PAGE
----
Pot possession suspects face uncertain future

With the tabling of legislation that would make it legal in 2018 for Canadians to possess a certain amount of marijuana, those currently charged for actions that may no longer be deemed criminal in the near future face an unclear fate.

Despite the government's intention to legalize possession of up to 30 grams of dried or fresh cannabis, there has been no indication from the government that those facing charges — or those convicted in the past — will receive any kind of pardon.

Following the introduction of the bills, NDP MPs criticized the government for not addressing those individuals who could still be charged and convicted before the proposed legislation becomes law. 

"If you're facing a charge now, you haven't been tried and then the law changes, how is this going to affect you? It's hard to say," said Lenny Hochberg, a Toronto-based lawyer who has represented many clients in drug cases. "I think it depends on how the public prosecution service deems it appropriate to deal with those matters.

"So whether or not they would still proceed with going through the process of a trial — maybe they would want to deal with it in another way."

The issue of marijuana possession conviction becomes particularly troublesome for those trying to cross the border into the U.S., where customs officials routinely bar Canadians who have such convictions from entering the country. 

'Almost paralysis in the system'

Alan Young, a lawyer and associate professor at Osgoode Hall Law School, said currently there's "almost a paralysis in the system" when it comes to marijuana possession cases, with very little will to prosecute them unless the quantities are huge or involve additional, more serious charges, like possession of weapons.

"So a lot of these cases are just almost sitting in limbo and probably a lot of them ... they will be stayed for unreasonable delay because they're just sitting around waiting for someone to take some initiative."

- Read the proposed cannabis act legislation 

This is not uncommon when a law is changing, he said. But what makes this so critically different is rarely does the government change a law that will have an immediate impact on so many people — in this case people who are part of the cannabis culture, which Young says includes hundreds of thousands of Canadians.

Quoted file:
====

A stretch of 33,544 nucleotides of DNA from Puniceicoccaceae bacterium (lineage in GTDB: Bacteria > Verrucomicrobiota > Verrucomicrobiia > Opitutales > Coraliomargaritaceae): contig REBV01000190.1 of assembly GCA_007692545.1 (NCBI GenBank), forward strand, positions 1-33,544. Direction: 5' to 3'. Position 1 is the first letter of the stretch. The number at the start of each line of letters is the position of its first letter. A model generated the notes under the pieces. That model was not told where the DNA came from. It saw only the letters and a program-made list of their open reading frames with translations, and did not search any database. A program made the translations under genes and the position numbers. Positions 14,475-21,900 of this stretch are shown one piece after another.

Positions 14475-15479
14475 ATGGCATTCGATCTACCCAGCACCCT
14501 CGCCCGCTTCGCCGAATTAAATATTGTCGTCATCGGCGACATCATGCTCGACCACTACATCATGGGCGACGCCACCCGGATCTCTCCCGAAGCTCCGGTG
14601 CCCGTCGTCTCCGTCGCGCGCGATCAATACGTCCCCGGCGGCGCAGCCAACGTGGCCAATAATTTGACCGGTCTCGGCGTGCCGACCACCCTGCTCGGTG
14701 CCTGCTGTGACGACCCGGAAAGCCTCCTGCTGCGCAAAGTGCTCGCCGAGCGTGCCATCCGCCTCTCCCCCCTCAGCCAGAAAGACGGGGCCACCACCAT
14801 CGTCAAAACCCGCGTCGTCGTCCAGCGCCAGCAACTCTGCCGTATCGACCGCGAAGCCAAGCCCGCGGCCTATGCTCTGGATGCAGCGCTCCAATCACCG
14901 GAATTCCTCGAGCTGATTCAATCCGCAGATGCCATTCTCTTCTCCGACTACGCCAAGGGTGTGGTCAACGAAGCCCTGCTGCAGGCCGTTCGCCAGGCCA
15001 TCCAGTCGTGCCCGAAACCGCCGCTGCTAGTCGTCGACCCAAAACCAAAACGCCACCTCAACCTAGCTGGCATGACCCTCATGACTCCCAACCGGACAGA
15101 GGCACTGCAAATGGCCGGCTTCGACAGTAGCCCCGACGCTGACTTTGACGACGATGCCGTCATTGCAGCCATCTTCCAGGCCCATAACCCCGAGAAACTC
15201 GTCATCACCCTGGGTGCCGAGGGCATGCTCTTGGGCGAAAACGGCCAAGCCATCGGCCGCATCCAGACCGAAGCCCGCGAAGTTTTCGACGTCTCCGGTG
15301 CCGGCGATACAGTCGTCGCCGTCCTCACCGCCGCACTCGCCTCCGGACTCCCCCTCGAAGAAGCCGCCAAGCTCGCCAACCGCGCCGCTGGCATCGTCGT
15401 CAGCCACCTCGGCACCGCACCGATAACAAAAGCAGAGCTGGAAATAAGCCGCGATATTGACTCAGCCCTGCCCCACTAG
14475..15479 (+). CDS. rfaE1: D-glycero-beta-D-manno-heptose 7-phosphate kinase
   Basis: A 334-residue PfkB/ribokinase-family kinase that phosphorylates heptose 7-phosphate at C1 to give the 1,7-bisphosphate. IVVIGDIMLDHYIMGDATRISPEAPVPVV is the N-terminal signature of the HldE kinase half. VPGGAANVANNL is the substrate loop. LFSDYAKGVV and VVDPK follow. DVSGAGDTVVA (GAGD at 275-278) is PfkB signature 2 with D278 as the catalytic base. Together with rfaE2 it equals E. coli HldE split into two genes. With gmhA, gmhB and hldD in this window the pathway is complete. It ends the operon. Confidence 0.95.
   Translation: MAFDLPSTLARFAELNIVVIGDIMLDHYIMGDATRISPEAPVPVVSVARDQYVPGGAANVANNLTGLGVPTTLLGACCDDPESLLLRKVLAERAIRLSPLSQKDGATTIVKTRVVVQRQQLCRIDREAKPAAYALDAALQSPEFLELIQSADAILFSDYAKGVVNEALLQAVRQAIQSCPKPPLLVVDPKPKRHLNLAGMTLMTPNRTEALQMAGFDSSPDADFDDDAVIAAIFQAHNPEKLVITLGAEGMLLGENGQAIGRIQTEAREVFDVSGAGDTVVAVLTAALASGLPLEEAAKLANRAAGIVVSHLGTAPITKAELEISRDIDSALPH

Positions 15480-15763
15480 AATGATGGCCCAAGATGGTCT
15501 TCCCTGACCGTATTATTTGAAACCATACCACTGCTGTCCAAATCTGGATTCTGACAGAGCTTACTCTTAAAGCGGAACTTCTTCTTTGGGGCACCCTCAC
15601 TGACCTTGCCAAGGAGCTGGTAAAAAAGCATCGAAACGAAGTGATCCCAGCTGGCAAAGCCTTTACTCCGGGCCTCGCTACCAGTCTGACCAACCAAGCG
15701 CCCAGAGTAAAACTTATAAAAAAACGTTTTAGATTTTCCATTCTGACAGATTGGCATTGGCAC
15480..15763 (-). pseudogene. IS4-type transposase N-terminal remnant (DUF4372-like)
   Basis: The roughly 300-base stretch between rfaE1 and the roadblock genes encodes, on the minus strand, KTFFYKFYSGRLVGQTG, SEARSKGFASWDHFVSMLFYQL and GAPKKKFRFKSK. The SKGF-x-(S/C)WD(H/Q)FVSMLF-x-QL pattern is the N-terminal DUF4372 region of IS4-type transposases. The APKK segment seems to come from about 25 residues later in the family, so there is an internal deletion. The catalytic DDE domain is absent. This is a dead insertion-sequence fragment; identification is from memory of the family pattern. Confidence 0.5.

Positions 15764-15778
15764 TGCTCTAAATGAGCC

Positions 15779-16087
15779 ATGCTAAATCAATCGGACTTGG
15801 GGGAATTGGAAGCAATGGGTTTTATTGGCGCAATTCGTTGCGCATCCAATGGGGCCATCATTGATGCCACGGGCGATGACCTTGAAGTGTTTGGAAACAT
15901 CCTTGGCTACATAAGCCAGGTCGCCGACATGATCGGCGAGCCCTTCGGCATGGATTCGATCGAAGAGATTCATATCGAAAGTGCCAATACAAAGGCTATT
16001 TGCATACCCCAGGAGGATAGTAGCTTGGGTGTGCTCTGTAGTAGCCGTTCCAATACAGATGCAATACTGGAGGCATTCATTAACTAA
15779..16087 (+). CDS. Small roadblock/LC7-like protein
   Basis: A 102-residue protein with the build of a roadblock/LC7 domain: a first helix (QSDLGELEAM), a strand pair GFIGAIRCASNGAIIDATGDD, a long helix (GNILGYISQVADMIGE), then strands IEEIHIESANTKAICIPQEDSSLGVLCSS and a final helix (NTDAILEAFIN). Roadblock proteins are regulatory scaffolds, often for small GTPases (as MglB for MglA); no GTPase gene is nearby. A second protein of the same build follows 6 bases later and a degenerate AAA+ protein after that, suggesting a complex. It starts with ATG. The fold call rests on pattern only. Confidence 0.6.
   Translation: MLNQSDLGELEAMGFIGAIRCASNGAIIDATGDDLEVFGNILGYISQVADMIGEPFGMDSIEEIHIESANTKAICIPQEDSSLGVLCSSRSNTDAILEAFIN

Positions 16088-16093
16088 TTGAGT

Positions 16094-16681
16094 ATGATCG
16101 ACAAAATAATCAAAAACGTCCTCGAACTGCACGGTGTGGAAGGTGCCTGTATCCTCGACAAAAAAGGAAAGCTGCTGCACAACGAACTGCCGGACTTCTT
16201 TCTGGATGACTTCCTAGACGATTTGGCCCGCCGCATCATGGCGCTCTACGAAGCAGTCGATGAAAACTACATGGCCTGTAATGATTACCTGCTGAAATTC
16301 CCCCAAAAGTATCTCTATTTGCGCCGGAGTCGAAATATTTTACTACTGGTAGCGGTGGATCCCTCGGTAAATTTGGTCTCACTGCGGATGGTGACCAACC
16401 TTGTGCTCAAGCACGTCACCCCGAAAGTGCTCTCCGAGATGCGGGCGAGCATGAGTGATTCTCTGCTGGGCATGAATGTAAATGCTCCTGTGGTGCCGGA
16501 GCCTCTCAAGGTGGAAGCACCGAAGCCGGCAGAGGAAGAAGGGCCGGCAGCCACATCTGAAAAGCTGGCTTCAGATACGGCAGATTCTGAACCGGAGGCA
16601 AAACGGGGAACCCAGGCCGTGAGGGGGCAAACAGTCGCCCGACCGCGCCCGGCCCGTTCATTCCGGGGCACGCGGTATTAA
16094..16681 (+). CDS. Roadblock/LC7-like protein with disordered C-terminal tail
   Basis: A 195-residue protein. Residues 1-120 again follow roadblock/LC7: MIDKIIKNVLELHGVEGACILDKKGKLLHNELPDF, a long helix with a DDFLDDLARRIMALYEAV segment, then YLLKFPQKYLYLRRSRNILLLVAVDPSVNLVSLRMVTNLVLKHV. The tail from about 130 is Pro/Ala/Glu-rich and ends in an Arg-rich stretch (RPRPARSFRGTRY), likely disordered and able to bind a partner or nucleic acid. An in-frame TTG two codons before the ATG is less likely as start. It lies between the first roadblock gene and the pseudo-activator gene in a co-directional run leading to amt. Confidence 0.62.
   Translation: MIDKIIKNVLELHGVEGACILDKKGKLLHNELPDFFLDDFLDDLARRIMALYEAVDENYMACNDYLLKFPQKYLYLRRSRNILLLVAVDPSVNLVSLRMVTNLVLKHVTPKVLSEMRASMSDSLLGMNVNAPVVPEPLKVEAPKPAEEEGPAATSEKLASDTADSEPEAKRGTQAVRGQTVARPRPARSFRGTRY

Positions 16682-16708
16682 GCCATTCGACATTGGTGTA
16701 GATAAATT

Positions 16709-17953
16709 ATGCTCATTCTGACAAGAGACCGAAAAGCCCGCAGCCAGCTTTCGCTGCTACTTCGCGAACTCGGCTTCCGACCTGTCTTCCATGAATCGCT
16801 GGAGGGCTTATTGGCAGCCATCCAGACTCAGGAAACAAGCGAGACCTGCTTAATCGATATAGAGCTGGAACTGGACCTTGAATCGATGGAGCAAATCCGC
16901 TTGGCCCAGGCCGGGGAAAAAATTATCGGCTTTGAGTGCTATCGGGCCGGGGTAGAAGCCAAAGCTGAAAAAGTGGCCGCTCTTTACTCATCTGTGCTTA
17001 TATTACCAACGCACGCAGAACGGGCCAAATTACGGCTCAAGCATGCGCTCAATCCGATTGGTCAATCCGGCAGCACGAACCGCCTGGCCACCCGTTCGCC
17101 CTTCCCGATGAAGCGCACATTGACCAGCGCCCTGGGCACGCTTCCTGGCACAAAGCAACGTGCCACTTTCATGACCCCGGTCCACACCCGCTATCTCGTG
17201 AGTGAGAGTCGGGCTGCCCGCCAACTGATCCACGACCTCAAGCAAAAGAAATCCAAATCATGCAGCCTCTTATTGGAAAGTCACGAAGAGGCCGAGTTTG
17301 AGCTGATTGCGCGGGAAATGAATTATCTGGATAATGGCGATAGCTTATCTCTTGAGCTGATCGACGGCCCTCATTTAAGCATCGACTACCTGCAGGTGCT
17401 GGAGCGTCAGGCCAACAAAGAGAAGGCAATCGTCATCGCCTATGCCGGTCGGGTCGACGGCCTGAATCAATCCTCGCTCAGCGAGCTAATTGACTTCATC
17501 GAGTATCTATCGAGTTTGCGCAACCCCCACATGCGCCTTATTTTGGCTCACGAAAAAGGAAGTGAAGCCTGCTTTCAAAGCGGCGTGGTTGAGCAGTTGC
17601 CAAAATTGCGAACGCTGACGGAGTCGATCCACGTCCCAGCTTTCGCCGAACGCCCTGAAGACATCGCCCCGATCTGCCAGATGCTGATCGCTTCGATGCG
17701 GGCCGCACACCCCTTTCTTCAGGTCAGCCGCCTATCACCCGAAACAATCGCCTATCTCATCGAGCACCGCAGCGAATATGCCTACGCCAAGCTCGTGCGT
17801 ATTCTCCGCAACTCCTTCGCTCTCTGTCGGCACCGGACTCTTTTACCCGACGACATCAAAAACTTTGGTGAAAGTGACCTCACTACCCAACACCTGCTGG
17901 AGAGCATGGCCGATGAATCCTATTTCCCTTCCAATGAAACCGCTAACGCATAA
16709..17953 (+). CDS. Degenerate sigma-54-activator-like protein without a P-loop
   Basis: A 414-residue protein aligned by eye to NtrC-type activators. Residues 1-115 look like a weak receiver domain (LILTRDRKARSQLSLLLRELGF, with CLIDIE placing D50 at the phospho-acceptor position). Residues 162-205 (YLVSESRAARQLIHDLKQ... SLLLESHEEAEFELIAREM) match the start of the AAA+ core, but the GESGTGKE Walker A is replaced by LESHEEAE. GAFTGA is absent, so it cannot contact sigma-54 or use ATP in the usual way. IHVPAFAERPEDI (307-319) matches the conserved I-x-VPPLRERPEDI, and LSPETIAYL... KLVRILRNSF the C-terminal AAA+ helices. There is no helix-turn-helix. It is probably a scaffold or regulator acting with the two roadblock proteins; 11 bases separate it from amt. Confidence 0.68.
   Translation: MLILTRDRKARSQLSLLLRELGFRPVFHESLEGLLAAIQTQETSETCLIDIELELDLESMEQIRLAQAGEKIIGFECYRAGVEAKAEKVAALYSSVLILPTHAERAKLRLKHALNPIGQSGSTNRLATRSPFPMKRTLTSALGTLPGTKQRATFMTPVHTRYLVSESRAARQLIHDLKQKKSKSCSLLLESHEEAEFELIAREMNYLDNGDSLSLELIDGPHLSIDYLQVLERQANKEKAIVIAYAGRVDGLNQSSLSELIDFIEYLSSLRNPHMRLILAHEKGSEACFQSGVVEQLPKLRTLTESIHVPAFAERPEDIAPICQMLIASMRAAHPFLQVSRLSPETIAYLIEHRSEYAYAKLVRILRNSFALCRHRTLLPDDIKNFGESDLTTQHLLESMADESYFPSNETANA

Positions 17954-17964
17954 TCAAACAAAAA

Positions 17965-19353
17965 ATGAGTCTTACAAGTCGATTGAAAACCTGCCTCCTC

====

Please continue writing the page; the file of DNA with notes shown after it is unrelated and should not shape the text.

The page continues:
"Usually when we change a criminal law, there are very few people who are directly impacted but what's happening here, they're creating a new law for an existing cannabis community."

So far, provinces have  had little to say about how they will proceed in terms of prosecuting current cases.

Ontario Attorney General Yasir Naqvi said nothing Thursday on how that province's Crown attorneys will move forward on cases still in the system. 

Instead, a spokesperson for Naqvi provided a statement from him saying that "Ontario will continue to work with the federal government to develop a responsible approach that aligns with their legislative framework."

A spokesperson at the B.C. Justice Ministry referred CBC News to a previous Public Safety Ministry factsheet on cannabis legalization, which was also silent on how that province will deal with current charges.

Nearly 25,000 charged

In 2014, the most recent year for which data is available, more than 24,540 people in Canada were charged with pot possession.

But it's difficult to determine which ones were standalone charges, meaning charges in which individuals were solely charged for pot possession and did not have it tagged on as part of a group of other charges.

Young said that typically there are three reasons the Crown will proceed with charges — the individual charged has a prior record, the suspect was found smoking marijuana while driving or was smoking near a school.

But most of the pot possession charges that do make their way through the system are routinely stayed, he said.

"Almost everybody that was charged with possession was given a diversion, to either make a [charity] donation or do community service and the charge is withdrawn," said Daniel Kayfetz, a Toronto-based criminal defence lawyer.  "So it was an expensive procedure of uselessness to have them go to court."

However, small-scale distributors, dispensaries, people who are involved in the market at the supply end and not organized crime, those are the people who are going to have greater difficulty, Young said.

"Trafficking charges or possession for the purpose are not [as] routinely stayed as possession charges are." 

In places like Toronto, the Crown is going to have to figure out eventually what to do with the dispensaries that have been charged with trafficking-related offences, Young said.

"We're sort of going through that waltz right now with the same idea that nobody seems to have the will to proceed in this, but decisions have to made because they've charged hundreds and hundreds of people."